Also known as the Nag Hammadi library, the Gnostic Gospels are a collection of leather-bound books that date back to the 4th century. They make up the major texts of Gnosticism, an offshoot of Christianity that existed around the time of the 2nd century, whose adherents are said to have believed that true salvation came through deep self-knowledge and an understanding of a “higher reality.” The Gnostic Gospels, which feature such volumes as “The Gospel of Thomas,” “The Gospel of Mary,” and even “The Gospel of Judas,” were discovered in 1945 by a pair of farmers in Nag Hammadi, Egypt. They had been buried in a protective jar centuries earlier, most likely by a priest hoping to hide them from the orthodox Christian church, which regarded the Gnostics as heretics. The books went through many different owners, at one point even being sold on the black market, and it was not until the 1970s that they were finally translated into English. They’ve since become a popular philosophical text, and have even figured prominently in a number of different movies and novels. They’re also quite controversial, not just for their overlap with the Bible, but for the ways in which they attribute sayings to Jesus that don’t appear in the New Testament.
Unlike some of the other entries on this list, scholars generally understand the Gnostic Gospels, and the texts have been successfully translated into a number of languages. Still, the books are notable because of the place they hold in helping to develop the study and history of Gnosticism as a belief system. More importantly, the discovery of ancient texts that claim to offer previously undiscovered background stories about Jesus has sparked a fierce debate in religious and academic circles. Some have claimed that the books are nothing more than heretical fabrications, while others have argued that the Gnostic Gospels should be considered on the same terms as the Bible.
1. The Voynich Manuscript
Of all the bizarre and mysterious texts that have been uncovered over the years, perhaps none is as famous as the Voynich Manuscript, a book written by an anonymous author in an unknown language that has baffled nearly every cryptographer that’s ever tried to translate it. From what researchers have been able to uncover, the 15th century manuscript was part of a Jesuit library in the 1800s, and from there it passed through several hands before falling into the possession of a Polish book dealer named Wilfrid Voynich in 1909. After Voynich’s death, the manuscript became a subject of fascination for linguists and cryptographers, many of whom spent years studying the book’s mysterious language and alphabet. There are numerous theories about the text of the Voynich Manuscript, including that it is some kind of encoded puzzle; that it’s written in a heretofore undiscovered language; that it is meant to be read under a microscope; and even that it’s some kind of divinely inspired religious document that was written in a trance. But these are all just theories, and even after some fifty years of examination by the world’s top code-breakers, nothing is known for sure. Crude drawings of plants and jars in the book’s margins have led many to claim that it must be a manual on medicine or alchemy, but this too is just conjecture.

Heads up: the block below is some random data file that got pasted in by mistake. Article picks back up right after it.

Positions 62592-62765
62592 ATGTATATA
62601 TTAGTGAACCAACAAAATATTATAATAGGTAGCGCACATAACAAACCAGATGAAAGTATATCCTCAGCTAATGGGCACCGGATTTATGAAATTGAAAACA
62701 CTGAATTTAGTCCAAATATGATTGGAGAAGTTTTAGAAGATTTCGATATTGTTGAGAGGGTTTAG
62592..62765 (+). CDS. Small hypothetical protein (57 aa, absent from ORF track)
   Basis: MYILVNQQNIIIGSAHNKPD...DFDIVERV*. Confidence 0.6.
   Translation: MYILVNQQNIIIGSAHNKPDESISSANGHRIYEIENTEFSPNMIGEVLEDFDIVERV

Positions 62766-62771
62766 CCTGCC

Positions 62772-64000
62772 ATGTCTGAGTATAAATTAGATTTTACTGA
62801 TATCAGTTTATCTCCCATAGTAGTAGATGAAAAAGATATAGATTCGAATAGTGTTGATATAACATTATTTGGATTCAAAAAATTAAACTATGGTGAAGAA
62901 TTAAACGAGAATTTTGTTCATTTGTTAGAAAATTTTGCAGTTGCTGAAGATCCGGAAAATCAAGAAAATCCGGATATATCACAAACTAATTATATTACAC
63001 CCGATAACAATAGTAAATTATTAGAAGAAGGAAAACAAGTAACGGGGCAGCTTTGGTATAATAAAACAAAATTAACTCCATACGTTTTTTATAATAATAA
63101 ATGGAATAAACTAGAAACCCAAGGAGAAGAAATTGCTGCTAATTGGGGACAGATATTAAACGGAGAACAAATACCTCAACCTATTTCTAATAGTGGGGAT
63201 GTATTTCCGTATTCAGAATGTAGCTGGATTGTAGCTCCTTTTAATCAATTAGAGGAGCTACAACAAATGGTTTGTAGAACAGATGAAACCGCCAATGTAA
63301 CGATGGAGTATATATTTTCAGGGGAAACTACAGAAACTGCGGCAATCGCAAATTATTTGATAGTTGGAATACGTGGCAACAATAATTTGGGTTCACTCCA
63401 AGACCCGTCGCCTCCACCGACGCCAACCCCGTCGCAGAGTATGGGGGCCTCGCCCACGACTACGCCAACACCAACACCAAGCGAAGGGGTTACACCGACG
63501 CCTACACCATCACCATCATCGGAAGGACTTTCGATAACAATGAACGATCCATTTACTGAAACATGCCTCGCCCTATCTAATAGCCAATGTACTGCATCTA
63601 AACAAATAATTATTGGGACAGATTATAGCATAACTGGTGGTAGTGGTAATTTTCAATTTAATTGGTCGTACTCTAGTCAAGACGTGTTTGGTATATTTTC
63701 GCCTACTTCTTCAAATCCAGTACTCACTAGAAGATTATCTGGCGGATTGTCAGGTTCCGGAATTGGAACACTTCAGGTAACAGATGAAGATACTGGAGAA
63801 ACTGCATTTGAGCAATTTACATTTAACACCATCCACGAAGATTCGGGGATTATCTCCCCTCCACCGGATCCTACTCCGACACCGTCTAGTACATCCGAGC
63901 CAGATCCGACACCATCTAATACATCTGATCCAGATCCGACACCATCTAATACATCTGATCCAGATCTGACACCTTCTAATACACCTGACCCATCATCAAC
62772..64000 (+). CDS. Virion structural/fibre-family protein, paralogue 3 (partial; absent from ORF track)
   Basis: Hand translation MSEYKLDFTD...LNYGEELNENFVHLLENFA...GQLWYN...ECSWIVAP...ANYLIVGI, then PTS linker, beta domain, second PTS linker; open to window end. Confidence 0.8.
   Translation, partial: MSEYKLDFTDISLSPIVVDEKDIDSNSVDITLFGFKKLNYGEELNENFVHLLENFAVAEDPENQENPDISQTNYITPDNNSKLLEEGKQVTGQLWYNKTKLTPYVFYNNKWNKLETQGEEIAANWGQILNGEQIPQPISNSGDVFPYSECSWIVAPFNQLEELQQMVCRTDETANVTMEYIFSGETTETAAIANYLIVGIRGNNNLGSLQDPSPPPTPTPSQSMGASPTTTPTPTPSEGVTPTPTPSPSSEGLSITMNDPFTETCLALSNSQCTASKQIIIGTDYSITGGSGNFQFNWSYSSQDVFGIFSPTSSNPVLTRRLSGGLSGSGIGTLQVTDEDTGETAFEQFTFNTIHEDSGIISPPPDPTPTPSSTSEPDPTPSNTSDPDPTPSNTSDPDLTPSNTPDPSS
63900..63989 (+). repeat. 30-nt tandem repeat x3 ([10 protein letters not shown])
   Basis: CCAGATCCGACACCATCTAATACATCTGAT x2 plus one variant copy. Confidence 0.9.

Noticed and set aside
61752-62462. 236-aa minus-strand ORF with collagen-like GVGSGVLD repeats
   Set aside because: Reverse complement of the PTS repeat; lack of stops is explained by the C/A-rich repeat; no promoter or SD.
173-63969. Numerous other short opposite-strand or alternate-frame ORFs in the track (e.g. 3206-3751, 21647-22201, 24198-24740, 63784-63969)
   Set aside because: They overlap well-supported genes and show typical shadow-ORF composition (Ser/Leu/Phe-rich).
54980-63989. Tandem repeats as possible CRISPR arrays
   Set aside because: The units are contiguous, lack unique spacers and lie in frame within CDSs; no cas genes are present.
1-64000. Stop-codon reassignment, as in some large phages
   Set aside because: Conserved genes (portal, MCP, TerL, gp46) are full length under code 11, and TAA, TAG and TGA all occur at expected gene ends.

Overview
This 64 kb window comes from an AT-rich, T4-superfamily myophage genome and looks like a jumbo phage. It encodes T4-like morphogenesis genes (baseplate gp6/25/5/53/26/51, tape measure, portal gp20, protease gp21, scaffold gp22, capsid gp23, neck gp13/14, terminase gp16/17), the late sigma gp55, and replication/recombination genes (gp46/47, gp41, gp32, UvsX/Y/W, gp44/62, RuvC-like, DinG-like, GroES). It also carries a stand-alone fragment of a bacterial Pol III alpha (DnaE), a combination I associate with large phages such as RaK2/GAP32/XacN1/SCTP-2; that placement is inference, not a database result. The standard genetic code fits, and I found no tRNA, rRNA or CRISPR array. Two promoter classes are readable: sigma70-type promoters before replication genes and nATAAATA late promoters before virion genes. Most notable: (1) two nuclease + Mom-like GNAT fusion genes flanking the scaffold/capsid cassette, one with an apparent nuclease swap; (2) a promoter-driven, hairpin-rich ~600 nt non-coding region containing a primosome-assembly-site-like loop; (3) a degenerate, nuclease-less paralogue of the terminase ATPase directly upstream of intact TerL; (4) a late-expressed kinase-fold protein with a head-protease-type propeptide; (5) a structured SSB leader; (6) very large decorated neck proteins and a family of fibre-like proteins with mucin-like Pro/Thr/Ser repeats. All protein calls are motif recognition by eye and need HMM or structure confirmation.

Because it has proven so resistant to translation, the Voynich Manuscript has inevitably been written off by many as a hoax. Critics of this theory argue that the book’s syntax is too sophisticated to have been faked, but others have shown that the technology of the time—particularly an encoding device called a “Cardan Grille”—would have made it possible for someone to fabricate the Voynich as a hoax. Still, none of these arguments have fully convinced Voynich scholars, who are either unwilling or unable to admit that the document might be a fake. Carbon dating has recently proven that the manuscript does indeed date back to the 1400s, but beyond that its origin and purpose still remain an enigma.